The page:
If you type “the heart of the heart of darkness” on Google Maps, the peppy red pin will likely rest on the town of Ginto. Amenities include: panoramas of sunbaked greyness, perfect for long, wistful walks; discreet meetings with the town’s Payam; and a functional town clinic whose angelic doctor seemed to have gone without a trace. No one dares leave it a negative review, especially one on its backwards-speaking, dictating gargoyle, Chairman Narciso, lest you want to take the town up on one of its few perks—a wide-open casket adorned with a cardboard signage, “Rebelde Ako. ‘Wag Tularan.” Somewhere, Joseph Conrad thinks of not going.
The message, suffice it to say, is not lost on Lav Diaz’s transcendent “Ang Panahon ng Halimaw”, a red-eyed, straight-from-the-larynx sing off that presses on the recursive ails of a country so sad it’s funny and so funny it’s sad. At less than four briskly edited hours, the film is Diaz’s most direct yet, pulling no punches at the hellions that roost in our nation. No longer is the point to poignantly lament on the horrors of yesteryear. Like clockwork, the ghouls of our past respawn at the present. The point, this time, is to take action. And to flip everyone’s switch, Diaz, interestingly, turns to the art and science of song.
Thus springs the first Lav Diaz musical—or rather, non-musical. The songs, written by Diaz himself, are sung entirely in acapella. No music accompanies the words, and thusly they leave a blistering lash when they hit. They’re repeated throughout scenes, arcs, and even through the film itself, intoned as though prayers from the nightmare in which they exist. The repetition, too, might be literal echoes of the gruesome takeaways from our previous tragedies, repeated because they seem to never be completely imbibed. In lesser hands, this gesture can seem didactic, but here it plays out with weighted bitterness and yearning, reaching a crescendo with a confrontation about our people’s inherent inability to wield change.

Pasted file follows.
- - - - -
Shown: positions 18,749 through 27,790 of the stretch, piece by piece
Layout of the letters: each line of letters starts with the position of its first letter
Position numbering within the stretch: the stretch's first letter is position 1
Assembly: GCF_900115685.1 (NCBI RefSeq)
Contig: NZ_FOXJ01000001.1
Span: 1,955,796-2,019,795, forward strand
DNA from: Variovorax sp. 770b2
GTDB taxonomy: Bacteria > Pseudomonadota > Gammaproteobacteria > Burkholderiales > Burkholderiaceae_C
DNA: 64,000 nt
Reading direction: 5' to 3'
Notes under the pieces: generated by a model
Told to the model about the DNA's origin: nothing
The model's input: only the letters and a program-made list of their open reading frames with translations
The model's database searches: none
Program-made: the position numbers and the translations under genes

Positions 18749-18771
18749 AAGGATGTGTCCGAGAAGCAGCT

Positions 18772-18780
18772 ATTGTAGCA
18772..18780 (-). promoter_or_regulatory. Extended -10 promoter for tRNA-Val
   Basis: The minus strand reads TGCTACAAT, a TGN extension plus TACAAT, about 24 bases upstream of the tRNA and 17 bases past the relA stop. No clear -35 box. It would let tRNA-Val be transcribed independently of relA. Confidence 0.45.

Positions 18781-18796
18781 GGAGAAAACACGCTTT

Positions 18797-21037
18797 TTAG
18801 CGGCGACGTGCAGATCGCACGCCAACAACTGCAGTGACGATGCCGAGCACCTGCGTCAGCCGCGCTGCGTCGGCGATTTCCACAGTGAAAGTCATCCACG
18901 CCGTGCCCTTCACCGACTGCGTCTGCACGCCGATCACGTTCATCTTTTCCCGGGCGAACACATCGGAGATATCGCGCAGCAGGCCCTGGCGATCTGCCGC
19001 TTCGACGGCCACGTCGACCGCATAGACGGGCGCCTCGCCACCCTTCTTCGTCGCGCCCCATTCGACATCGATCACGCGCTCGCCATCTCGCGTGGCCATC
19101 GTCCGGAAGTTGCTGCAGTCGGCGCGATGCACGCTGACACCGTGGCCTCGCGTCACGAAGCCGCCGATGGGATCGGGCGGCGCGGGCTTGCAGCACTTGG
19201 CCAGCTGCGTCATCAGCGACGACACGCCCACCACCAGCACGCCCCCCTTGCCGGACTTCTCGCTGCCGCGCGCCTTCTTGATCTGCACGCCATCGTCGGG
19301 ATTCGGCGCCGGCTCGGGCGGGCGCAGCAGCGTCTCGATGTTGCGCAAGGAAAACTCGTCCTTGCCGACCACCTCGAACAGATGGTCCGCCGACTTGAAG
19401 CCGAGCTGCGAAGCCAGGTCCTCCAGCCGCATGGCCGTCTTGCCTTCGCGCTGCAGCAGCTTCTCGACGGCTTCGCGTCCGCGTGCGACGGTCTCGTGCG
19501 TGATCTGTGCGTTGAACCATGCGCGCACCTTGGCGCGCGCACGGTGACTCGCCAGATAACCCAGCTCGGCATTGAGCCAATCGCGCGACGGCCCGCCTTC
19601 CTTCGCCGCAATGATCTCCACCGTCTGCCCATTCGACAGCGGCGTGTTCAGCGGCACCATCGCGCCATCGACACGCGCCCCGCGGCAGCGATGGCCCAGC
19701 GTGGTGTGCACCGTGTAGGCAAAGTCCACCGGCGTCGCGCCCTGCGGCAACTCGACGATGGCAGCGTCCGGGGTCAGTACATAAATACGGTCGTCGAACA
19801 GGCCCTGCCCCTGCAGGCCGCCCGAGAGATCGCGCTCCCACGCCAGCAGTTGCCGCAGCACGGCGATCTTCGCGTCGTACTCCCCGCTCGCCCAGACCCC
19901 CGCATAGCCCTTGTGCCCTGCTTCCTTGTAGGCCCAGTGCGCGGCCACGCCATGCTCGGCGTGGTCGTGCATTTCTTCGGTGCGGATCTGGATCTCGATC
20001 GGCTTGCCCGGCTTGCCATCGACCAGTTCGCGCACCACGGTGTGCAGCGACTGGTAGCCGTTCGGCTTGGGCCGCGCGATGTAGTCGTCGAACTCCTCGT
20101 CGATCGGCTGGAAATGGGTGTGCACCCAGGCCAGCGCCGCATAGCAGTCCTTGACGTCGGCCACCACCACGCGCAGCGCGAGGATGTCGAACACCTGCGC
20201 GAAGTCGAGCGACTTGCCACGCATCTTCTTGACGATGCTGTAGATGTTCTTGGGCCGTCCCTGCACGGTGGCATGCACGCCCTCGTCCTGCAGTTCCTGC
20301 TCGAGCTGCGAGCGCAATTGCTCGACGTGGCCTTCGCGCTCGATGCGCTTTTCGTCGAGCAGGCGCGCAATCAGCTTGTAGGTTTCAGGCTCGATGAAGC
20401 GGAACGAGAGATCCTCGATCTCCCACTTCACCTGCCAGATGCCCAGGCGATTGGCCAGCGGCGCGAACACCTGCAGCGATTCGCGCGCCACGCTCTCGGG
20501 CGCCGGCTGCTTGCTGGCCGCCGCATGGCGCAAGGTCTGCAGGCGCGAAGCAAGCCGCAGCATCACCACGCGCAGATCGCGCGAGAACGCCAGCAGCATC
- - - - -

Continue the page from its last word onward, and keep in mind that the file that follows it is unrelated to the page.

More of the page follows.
On the defending side of that is Hugo (Piolo Pascual), a poet and artist disenchanted by the circus that is the current reign of the Marcoses. His wife, Lorena (Shaina Magdayao), shackled to her blind idealism, goes to the town of Ginto, where Narciso’s cronies are spreading myths that help them get away with their horrendous doings. At the beginning of the film, Ahas (Joel Saracho) and Tenyente (Hazel Orencio, unmistakable in a crew cut but magnetic as she’d been in past Diaz films), connive in an ingenious plan that essentially curses the town with fiction—the very same the country’s enduring now. Later, an innocent townsperson is found lifeless by the fields, a cardboard sign tied around his neck. Who might have done such a horrible thing? The vigilantes! Nah, it’s the…asuangs, the Kwago, that dreadful crone!
One doesn’t need to look past the cruelty. The cruelty of these actions is the point. Diaz gets as close as his art permits to deliver the most precious joke permits. That Duterte and his legion of netherworldly trolls are all but Narciso’s spawns. The title might suggest that devilry is in vogue, and while trends go out fast as they come in, it’s our due undertaking to make certain of that. That this season walks out the door. That this piece of fiction, no matter deftly wrought, should remain just that.